Maersk Line is planning to charge its customers a fee for booked containers that fail to appear at the port of departure, and plans to compensate customers for booked containers that it fails to load on departing ships, the carrier said.
Maersk Line CEO Eivind Kolding addressed the issue of fees for no-show and rolled containers in a speech he gave at the time he presented his manifesto on June 7 calling for radical changes in the way the container industry conducts business.
“Right now we know that 30 percent of the containers that are booked with us do not turn up. That’s 30 percent no-shows,” he said in an interview with the Journal of Commerce on June 13. “That’s the average. So there is something for us to do in the industry to take the waste out.”
Kolding said Maersk will start to try to alter no-show behavior by charging what it calls a “load protection fee.”
“If we do not get the container on board, we will pay the customer. If the customer does not show up with the container, they will pay us, so we can get a behavioral discipline in the industry,” Kolding said.
The “load protection fee” will be $100 per dry container and $500 per reefer container for containers that fail to show up in time for a departing vessels, according to an interview with Maersk Line’s Senior Director for Charge Management, Network and Product, John Nielsen, by International Freight Weekly.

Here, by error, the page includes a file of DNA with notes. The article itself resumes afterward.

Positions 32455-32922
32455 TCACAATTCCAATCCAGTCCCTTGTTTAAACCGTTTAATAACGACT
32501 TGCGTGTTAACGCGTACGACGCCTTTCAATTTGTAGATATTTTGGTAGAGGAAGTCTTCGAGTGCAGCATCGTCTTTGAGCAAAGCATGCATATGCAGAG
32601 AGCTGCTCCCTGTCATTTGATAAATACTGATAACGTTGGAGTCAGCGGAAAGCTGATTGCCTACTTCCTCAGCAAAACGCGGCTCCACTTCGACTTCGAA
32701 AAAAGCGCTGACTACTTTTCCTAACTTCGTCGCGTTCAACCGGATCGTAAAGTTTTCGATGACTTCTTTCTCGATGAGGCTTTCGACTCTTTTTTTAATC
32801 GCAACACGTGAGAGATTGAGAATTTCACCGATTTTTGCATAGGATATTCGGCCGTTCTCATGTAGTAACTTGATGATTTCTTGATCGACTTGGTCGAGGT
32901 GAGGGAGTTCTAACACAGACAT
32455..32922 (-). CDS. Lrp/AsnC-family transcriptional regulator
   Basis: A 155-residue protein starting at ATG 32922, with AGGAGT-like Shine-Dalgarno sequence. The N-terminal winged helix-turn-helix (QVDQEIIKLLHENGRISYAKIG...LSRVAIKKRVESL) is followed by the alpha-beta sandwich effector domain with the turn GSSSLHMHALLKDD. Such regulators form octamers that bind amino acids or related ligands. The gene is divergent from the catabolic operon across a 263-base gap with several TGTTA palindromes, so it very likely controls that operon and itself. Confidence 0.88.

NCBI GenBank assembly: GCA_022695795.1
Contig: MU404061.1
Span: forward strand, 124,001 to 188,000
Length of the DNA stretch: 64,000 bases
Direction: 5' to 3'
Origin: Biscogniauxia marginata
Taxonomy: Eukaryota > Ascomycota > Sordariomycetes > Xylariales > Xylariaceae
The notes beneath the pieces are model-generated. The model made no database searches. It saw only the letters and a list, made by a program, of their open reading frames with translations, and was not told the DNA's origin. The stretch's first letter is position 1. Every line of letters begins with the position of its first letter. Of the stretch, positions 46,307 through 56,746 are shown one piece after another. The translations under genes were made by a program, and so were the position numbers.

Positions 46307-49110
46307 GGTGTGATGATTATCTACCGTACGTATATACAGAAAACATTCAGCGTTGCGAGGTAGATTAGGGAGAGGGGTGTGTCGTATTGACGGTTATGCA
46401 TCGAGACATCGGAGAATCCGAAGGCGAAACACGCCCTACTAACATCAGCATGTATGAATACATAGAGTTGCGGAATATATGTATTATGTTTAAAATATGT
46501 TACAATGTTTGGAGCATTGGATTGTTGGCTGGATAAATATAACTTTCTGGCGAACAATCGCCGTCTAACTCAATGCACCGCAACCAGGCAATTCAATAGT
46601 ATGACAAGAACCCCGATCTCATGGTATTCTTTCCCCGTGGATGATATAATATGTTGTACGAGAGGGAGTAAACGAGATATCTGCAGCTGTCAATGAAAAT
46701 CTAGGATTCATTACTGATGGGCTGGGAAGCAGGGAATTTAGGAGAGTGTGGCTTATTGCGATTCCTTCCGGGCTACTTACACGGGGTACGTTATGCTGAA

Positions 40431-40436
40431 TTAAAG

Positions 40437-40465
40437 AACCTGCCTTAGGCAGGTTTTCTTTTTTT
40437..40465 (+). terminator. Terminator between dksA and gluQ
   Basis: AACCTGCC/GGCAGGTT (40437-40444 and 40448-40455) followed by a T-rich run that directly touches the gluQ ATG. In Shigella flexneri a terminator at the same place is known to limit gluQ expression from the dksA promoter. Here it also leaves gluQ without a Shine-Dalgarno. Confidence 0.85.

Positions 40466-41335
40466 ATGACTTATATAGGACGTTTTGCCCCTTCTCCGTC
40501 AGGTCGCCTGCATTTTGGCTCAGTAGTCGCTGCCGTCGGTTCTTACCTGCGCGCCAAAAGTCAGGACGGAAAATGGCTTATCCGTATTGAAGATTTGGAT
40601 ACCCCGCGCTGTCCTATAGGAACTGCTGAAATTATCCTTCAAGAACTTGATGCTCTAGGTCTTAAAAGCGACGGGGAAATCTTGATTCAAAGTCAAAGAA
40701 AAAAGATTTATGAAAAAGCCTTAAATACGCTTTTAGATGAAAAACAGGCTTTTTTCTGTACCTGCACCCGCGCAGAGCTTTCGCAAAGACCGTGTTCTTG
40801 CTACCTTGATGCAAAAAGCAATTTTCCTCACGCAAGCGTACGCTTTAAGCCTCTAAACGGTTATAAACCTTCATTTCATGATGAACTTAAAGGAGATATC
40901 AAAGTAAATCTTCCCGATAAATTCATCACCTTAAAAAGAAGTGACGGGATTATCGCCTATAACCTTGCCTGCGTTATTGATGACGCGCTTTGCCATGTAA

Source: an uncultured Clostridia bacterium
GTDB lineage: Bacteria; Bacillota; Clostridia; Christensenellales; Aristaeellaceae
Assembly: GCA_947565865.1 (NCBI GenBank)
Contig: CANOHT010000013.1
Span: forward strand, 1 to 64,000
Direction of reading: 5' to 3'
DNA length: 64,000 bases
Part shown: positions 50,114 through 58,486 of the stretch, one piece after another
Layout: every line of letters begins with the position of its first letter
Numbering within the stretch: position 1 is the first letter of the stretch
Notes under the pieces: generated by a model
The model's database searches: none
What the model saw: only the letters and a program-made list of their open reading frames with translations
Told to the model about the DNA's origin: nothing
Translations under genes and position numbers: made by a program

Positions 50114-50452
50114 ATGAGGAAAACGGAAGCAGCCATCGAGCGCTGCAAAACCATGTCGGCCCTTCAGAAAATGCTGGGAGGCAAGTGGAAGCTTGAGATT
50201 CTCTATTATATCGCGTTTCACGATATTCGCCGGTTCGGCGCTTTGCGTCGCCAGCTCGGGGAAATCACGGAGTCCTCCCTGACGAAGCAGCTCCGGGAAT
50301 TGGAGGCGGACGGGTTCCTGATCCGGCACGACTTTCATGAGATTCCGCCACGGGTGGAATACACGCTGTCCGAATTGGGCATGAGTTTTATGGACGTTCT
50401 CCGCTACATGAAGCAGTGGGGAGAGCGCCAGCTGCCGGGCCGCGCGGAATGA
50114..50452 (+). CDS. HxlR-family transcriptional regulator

Nielsen told IFW that Maersk is prepared to pay compensation of the same amounts if Maersk cannot pick up shipment because of overbooking, operational constraints or equipment shortages.
He said there would be a window to allow customers to cancel or change a booking, with the charge implemented if the cancellation happened with less than seven days’ notice before vessel.
The Danish carrier plans to put a system of fees for no-show containers and rolled containers into effect after a year of testing the scheme in the U.S. and other markets. In the U.S. it charged a nominal $10 per no-show containers during the test it conducted last year.
Kolding also worries about the failure of its shipping customers to meet their contracted commitments of cargo volumes during the year.
“If we just take our year-to-date figures, only 41 percent of customers have delivered 100 percent or more of their commitments. If we allow for a little bit of margin, let’s say 10 percent variation, let’s say 90 percent fulfillment is OK. Only 56 percent of the customers have done that. Still 44 percent of our customers have delivered even 90 percent of what they have promised,” Kolding said.
“That’s another waste we need to address, “ he said.